I recall seeing an old episode of I Love Lucy in which Lucy’s husband Ricky comes home to find Lucy crawling around on her hands and knees, searching for something in the family room. When he asks her what she’s doing, she replies that she’s looking for her earrings. “You lost your earrings in the living room?” He asks her. “No,” she replies. “I lost them in the bedroom, but the light is much better out here!”
There’s a valuable lesson to be learned from this whimsical scene: just because something is easier, that doesn’t mean that it is better. As a leader in your organization, it may be tempting to look for solutions where “the light is better.” In other words, you might want to only focus on the things you already know and the areas which you’ve already explored. Even if the problems or opportunities lie outside of that area, what’s the point in looking? It’s too dark to see, right?
The truth is that, if you are going to lead your organization to success, you’re going to have to spend a lot of time in the dark. Great leaders aren’t afraid to stick their necks out and find the problems where they are; they’re willing to brave the uncertainties and tread on uncharted terrain. If you want to stay the same, by all means, stay where you are. But if you want to move your organization forward and remain competitive into the future, you’ve got to be willing to push yourself outside your comfort zone. Success lies in the dark places that you have yet to shine a light on. Where are you looking for success?
One of the ideas I often like to use in my consulting practice is the principle of “Start with Why,” discussed by leadership expert Simon Sinek. Before you think about the product you are going to offer or how you are going to go about bringing it to market, it’s important to ask yourself why you’re producing it in the first place. Why are you in the business you are in? What drives you? What is your purpose? If you don’t ask this question, your work will end up mediocre at best, and catastrophic at worst.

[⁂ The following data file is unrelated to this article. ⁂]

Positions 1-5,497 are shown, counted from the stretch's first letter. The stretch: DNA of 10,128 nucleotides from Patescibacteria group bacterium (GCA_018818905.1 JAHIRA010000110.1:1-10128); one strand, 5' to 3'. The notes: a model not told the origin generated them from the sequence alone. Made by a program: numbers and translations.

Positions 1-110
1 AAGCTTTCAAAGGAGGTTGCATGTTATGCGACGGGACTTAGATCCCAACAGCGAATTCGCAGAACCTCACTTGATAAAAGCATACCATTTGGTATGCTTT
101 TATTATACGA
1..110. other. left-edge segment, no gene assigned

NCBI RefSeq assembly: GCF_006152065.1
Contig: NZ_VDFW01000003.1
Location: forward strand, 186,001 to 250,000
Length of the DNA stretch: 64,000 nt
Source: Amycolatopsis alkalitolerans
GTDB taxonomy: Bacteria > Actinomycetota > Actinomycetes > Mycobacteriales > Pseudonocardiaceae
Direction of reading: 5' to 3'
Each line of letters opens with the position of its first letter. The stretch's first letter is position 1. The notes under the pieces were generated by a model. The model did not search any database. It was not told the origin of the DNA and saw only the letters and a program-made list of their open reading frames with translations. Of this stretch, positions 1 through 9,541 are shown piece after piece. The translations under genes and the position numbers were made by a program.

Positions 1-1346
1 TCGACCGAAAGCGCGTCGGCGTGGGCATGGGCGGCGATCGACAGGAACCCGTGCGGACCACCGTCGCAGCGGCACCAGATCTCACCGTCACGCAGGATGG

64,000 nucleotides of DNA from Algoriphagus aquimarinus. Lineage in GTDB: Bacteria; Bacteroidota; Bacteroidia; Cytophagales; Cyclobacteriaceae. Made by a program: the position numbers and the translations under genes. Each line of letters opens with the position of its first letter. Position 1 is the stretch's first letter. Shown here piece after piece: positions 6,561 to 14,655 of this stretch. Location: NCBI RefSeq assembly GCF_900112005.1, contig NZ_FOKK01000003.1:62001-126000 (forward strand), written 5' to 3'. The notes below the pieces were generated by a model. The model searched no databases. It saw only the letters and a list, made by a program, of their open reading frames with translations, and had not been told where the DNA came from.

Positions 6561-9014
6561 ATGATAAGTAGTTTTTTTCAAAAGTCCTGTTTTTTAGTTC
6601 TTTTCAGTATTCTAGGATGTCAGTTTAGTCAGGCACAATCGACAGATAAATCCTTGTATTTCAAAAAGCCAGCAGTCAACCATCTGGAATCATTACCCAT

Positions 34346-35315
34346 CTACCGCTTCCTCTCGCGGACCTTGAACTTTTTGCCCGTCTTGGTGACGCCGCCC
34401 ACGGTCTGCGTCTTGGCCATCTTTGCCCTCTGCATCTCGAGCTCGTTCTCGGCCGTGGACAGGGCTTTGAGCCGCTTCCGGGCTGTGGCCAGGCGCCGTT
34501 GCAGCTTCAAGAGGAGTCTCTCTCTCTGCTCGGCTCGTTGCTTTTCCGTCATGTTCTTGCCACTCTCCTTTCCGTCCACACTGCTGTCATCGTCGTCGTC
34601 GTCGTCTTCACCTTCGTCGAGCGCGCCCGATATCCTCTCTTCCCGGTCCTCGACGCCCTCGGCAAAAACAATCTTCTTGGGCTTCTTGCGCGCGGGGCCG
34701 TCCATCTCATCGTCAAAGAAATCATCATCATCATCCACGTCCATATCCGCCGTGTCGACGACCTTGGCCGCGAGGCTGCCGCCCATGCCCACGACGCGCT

This idea, however, extends beyond how we serve our customers. As important as it is for you to ask yourself why you do what you do, it’s also important as a leader for you to ask the same thing of your team. Why do your people do what they do? What drives them? What is their purpose? Have you even asked them? Think back to your last interview. What kinds of questions did you ask the person hired? Maybe you asked them about their experience. Maybe you asked them about their education. Maybe you asked them about skills specific to the position for which they were applying. These are all important questions, but did you remember to ask them, “Why?”
Perhaps the most important question you will ever ask a candidate in an interview is, “Why do you want to work for us?” The point is to get at the heart of what drives the job candidate. Is that person just looking for a job, or are they driven by a core set of values that they see mirrored in your company? Take a look at your team. Who is working for you just to have a job, and who is working for you because their “why” compels them to? Build a team dedicated to purpose, and you’ll have a company committed to success.
Things can quickly become complicated in the mortgage industry. Unlike some other industries dealing directly with consumers, the mortgage industry presents a very complex product. In most cases, borrowers don’t understand mortgages well enough to make decisions without the help of professionals. They can’t just pull a mortgage off the shelf, read the package, and put it into their cart. Rather, they often feel the need to ask questions—to try to figure out what they’re getting themselves into.
In many ways, the complexity of the product is exactly what makes selling mortgages a viable career–we become the package that people can read so that they can put mortgages into their carts. That’s obviously a great benefit to us, because it makes our careers possible; we bring something to the table. But, due to the level of complexity, it also means that a lot can go wrong. When trying to explain a product and buying process that is difficult to understand, there is plenty of room for catastrophic misunderstandings.